by Beverley Sinclair
Our fore-parents who were sold into slavery in Africa and brought to the Caribbean, fought to their deaths for freedom to live as human beings and not chattel. This would require economic freedom and the ability for them to make their own decisions about their future.
Fast forward to the days following the abolition of slavery when the “freed” slaves and their descendants found themselves working for the former slave masters for paltry wages and under inhumane conditions.
Fast forward to the fight for independence which was carved on the backs of what was then known as the working class, with promises that things would be better for them once the old colonial masters were removed and we, the descendants of slaves, would own lands and can take care of our own business.
The plantations on which the descendants of slaves worked were big business for the colonial masters, and the first reality to hit after the colonial masters were duly dispatched, was that the workers had no idea how to manage these businesses and had no access to the trading partners that made agriculture lucrative. So the plantations were no longer valuable and the descendants of slaves were still in poverty.
The political class then rose from the death of the plantocracy, with loud empty promises to improve the lot of the “working class”. Note that it was now members of the “working class” that were propelled into positions of leadership, and they learned very quickly how to do the same thing the colonial masters had done – use the working class to enrich themselves and prop up their personal lifestyles.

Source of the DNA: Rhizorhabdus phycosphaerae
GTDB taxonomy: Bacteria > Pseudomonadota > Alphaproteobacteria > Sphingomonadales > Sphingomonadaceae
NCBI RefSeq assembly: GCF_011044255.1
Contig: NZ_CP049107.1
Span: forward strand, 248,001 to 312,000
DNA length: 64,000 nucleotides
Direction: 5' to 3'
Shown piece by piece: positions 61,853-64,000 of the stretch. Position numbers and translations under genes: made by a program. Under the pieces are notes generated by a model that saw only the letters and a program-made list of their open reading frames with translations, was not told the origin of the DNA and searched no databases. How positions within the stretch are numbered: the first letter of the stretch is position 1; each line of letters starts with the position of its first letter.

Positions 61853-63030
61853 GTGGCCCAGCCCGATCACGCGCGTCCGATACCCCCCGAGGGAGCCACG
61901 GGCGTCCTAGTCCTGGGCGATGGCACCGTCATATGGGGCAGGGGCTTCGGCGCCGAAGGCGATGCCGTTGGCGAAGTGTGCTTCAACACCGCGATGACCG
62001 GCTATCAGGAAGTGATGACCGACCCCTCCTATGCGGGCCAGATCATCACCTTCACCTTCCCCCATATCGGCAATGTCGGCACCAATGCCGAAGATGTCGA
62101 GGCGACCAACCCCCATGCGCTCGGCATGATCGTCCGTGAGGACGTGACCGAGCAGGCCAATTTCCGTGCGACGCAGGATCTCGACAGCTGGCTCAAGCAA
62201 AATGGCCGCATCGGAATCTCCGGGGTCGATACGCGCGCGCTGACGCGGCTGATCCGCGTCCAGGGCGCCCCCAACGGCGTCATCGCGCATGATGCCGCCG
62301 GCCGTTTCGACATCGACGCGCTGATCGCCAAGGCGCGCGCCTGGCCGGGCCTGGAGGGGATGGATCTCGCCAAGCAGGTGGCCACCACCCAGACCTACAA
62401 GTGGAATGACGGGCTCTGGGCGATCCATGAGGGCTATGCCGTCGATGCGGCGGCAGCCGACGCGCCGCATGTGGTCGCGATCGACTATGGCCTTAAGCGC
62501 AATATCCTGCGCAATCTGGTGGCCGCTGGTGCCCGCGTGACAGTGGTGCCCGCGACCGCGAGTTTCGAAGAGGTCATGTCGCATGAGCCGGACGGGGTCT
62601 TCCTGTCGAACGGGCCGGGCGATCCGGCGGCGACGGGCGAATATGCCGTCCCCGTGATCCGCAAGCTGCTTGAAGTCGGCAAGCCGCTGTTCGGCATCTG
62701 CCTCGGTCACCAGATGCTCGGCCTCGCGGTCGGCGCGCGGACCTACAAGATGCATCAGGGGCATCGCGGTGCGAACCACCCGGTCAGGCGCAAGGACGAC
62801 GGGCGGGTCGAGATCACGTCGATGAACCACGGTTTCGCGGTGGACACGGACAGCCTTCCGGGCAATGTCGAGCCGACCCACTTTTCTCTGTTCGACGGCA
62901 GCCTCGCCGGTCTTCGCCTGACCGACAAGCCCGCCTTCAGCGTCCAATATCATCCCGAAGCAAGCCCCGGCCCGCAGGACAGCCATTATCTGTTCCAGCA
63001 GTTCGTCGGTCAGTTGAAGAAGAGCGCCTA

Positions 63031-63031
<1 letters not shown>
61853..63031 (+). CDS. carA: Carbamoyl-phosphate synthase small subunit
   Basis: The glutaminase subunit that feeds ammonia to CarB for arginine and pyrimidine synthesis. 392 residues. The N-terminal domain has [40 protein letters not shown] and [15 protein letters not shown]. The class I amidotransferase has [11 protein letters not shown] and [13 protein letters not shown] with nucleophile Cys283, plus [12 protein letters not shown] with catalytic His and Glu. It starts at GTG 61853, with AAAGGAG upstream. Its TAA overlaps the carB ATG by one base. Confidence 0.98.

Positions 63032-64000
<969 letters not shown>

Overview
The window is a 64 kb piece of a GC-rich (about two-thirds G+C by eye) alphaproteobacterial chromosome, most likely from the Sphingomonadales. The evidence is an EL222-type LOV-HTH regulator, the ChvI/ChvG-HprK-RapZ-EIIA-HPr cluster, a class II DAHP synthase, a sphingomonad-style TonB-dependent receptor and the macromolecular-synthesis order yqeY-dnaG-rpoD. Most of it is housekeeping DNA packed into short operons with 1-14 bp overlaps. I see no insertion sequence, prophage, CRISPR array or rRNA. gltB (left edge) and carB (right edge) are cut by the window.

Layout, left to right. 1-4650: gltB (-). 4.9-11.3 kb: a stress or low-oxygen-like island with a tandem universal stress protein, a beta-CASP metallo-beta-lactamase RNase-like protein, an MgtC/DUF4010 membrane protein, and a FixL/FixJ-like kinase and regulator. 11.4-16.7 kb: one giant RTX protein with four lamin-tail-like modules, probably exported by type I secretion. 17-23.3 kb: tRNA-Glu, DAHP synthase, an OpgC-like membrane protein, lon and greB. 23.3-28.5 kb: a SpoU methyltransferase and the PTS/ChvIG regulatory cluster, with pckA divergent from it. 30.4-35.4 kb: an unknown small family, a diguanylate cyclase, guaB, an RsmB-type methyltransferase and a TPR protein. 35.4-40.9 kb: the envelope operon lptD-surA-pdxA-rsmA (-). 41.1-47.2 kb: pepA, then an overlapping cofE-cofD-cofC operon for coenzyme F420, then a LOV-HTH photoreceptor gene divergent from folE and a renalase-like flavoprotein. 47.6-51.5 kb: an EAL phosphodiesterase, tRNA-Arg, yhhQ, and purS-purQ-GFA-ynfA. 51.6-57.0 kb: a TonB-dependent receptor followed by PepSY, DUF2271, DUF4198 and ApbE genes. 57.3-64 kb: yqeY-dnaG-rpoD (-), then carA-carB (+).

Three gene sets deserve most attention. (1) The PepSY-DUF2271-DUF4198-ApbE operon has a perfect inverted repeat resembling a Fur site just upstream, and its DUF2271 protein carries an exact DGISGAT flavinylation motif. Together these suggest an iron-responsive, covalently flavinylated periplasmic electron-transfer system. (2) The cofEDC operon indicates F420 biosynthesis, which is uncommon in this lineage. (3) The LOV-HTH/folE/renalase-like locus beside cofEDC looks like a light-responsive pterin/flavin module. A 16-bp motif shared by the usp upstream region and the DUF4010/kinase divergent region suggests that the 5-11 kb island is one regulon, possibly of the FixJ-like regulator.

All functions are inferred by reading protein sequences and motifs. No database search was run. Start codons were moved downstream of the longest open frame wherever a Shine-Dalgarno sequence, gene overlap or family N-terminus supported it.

While there can be no arguing against the fact that the still so-called working class has seen much improvement in working conditions and salaries over the years of independence, it is also fact that they are still fighting for their share of the better life that independence promised for all descendants of slaves, aka the working class.
While salaries, benefits and working conditions have improved, the still so-called working class is not seen as equals to the political class, and their remuneration in many respects, barely keeps them above the poverty line.
The political class seem hell bent on continuing the oppression which the colonials started, and they use their positions to swing the institutions of state against the very people who are supposed to make these institutions work as the corner stone of our democracy and freedom.
Our fore parents never envisaged that their fight for freedom was to set up a new set of Massas, but selfishness, greed and badmindedness (a truly Caribbean word) have set people in positions of leadership who are all about themselves, not for a just and equitable society.
When will the still so-called “working class” enjoy the fruits of independence? When will the still so-called “working class” be rewarded fairly and equitably for their contribution to nation building, without having to still be at war with employers?
What is independence if not for the benefit of all citizens and the growth of a nation? The country cannot progress if the citizens are not progressing, indeed poor people cannot make a rich nation.
Independence must be for all, not just the political bourgeoisie, or else we can only say, we have indeed been betrayed by independence.